from Page 1
Unobtrusively, and without the
publicity of the original trial, Kelly's
appeal nevertheless will exhume all the
testimony and opinion given during the
month-long murder trial of May and
Even before the proceedings began
the crime took on a mystical quality
and has since assumed a privileged
place in local mythology: The Bursley
shootings became the "Bursley Mur-
ders" even before a verdict was
reached; local newspapers ran stories
describing "the dorm slayings" or
"The Good Friday Massacre";
erroneous references to "an arsenal" of
weapons creptinto descriptionsof
Kelly's room; and Leo Kelly himself
became a Western gunfighter, a bizarre
terrorist on a violent last stand against
his own frustration.
As if to mock the community's desire
to understand the incident, the trial
provided few answers and often ob-
scured what little was known about the
killings. Testimony regarding Kelly's
mental status was abstract, contradic-
tory, and often simply speculative. Con-
fidential psychiatric reports were
somehow released and published in a
Detroit newspaper. Endless delays,
motions, and objections dogged the
proceedings from the beginning.
Perhaps most conspicuously, Ann
Arbor's most famous trial moved
stride-for-stride with the nation's most
famous case at the time: John Hin-
ckley. This coincidence allowed city
residents to jump with special fervor
into the great insanity defense debate.
The insanity question, after all, for-
med the crux of the Leo Kelly trial. The
question during proceedings was never
whether or not Kelly killed McGreaham
and Siwik; there was little doubt he
pulled the trigger. Instead the inquiry
focused on Kelly's mental state at the
time of the crime: Was he truly insane?
These questions pitted psychiatrist
against psychiatrist, attorney against
attorney, and most surprisingly, attor-
nev against client: Throughout the trial
Kelly maintained he was sane and in-
nocent of all charges, and took the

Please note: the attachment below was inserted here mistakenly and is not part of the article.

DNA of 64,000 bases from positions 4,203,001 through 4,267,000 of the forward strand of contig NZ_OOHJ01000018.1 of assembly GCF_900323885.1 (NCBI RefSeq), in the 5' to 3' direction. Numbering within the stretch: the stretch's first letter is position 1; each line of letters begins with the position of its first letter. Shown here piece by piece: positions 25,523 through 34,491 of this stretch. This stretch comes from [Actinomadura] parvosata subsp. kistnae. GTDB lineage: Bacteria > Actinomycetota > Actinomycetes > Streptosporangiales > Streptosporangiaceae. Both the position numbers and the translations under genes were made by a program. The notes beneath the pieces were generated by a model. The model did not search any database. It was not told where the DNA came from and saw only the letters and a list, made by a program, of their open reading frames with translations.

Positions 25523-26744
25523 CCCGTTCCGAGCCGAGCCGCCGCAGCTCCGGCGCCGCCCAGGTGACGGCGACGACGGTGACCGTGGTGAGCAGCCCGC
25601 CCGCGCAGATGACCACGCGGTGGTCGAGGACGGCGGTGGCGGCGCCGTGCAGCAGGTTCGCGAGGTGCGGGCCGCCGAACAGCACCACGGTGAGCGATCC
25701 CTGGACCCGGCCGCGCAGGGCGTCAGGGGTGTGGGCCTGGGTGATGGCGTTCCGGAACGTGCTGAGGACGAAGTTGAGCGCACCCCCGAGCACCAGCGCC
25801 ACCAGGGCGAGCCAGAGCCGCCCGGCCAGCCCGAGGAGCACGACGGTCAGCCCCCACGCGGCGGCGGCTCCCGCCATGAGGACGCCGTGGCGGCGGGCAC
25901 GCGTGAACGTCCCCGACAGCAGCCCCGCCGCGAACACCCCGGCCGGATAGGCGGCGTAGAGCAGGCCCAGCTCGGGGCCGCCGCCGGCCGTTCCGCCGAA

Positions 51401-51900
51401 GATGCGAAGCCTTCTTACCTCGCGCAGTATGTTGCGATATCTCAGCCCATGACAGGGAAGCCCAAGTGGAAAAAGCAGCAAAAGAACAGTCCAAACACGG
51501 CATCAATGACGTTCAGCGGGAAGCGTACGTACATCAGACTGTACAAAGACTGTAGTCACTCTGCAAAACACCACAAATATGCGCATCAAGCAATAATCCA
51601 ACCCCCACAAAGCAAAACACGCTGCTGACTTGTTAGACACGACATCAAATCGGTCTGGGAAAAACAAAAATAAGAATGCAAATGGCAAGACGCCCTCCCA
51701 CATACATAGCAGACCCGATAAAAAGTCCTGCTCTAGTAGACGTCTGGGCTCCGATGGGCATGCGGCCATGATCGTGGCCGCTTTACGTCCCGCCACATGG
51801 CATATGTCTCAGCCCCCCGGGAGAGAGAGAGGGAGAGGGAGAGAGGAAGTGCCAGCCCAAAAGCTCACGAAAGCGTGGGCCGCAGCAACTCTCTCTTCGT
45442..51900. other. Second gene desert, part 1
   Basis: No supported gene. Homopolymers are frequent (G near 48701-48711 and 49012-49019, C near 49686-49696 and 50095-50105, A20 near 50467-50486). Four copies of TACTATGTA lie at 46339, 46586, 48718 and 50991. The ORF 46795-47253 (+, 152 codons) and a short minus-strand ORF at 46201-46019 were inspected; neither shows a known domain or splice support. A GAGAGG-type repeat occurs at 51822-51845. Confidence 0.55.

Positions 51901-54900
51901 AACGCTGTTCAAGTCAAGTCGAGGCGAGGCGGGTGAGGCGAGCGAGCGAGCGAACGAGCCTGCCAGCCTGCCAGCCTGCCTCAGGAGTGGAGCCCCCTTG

stand in his own defense, against the ad-
vice of his lawyer, testifying he couldn't
remember events surrounding the
Seven different psychiatric and
psychological experts examined Kelly
no fewer than 15 times. Five of them
testified - three for the prosecution,
two for the defense.
According to Washtenaw County
Prosecutors Lynwood Noah and Brian
Mackie, who handled the Kelly case,
the pivotal testimony in Kelly's convic-
tion came from Dr. Lynn Blunt, clinical
director of the State Center'for Foren-
sic Psychiatry in Ypsilanti.
On June 14, 1982 Blunt told the jury
Kelly was not only sane, but targeted
"Yes, Kelly was looking for Mr.
Siwik, and yes, Siwik was one of the in-
tended victims," Blunt testified.
He went on to say that Kelly's actions
were premeditated and motivated by
jealousy of fellow Bursley-Douglas
resident Siwik, whom Blunt described
as well-liked, successful, and "the ideal
pre-medical student" - a course of
study Kelly had once tried.
"If there was anyone who would
stimulate jealousy, it was Mr. Siwik,"
Blunt told jurors. "Even though Kelly
was working at it, I think he knew he
was going to fail again and took out his
To back up his testimony, Blunt poin-
ted to a list found in Kelly's room after
the . shootings which contained the
names of several residents - including
Siwik's - who lived on Kelly's floor.
Siwik's name is marked prominently
with dark ink.
The list had been admitted as eviden-
ce earlier in the trial over the objec-
tions of Kelly's lawyer, Pontiac Attor-
ney William Waterman, who said the
list merely contained names of people
who lived on the hall and nobody knew
who wrote it.
In a recent interview, Blunt said he
was "just speculating" when he told
jurors that the list indicated
premeditation and that Kelly targeted
"The defense counsel asked me if I
had an opinion whether or not he
singled out anyone in particular," Blunt
says. "Waterman said 'Doctor, you
don't think Mr. Kelly meant to kill Ed
Siwik?' and I did have an opinion. I had
an opinion because of the list that was
found in his room.
"Maybe that's reading too much into
the list, but also Siwik represented sup-
posedly what Kelly wanted to be, and
lived right across the hall.
"It may well have been that Kelly
waited until (Siwik) left his room and
shot at him, but that's just speculation,
and I said that. I also told the jury that
yes, I did have an opinion, but I didn't
know if it was appropriate to answer or
not. But no one stopped me so I gave my
Blunt says he wishes Waterman had
never asked the question, and that'he is
amazed that the defense would make
such an open inquiry.
"That question was deadly for
Kelly," Blunt says, echoing Noah's sen-
"The answer to that question was not
really within the scope of my
examinations," Blunt says. "I was
asked for conclusions that are really
the jury's to decide. I was just
By all indications, however, Blunt's
testimony carried considerable weight
with the jury. Though individual jurors
refused to comment on evidence, in inter-
views following the trial several jurors
indicated that the list and Blunt's
testimony figures prominently in their
conclusions about Kelly's criminal
Though admitted as evidence, the list
was never conclusively tied to Kelly. No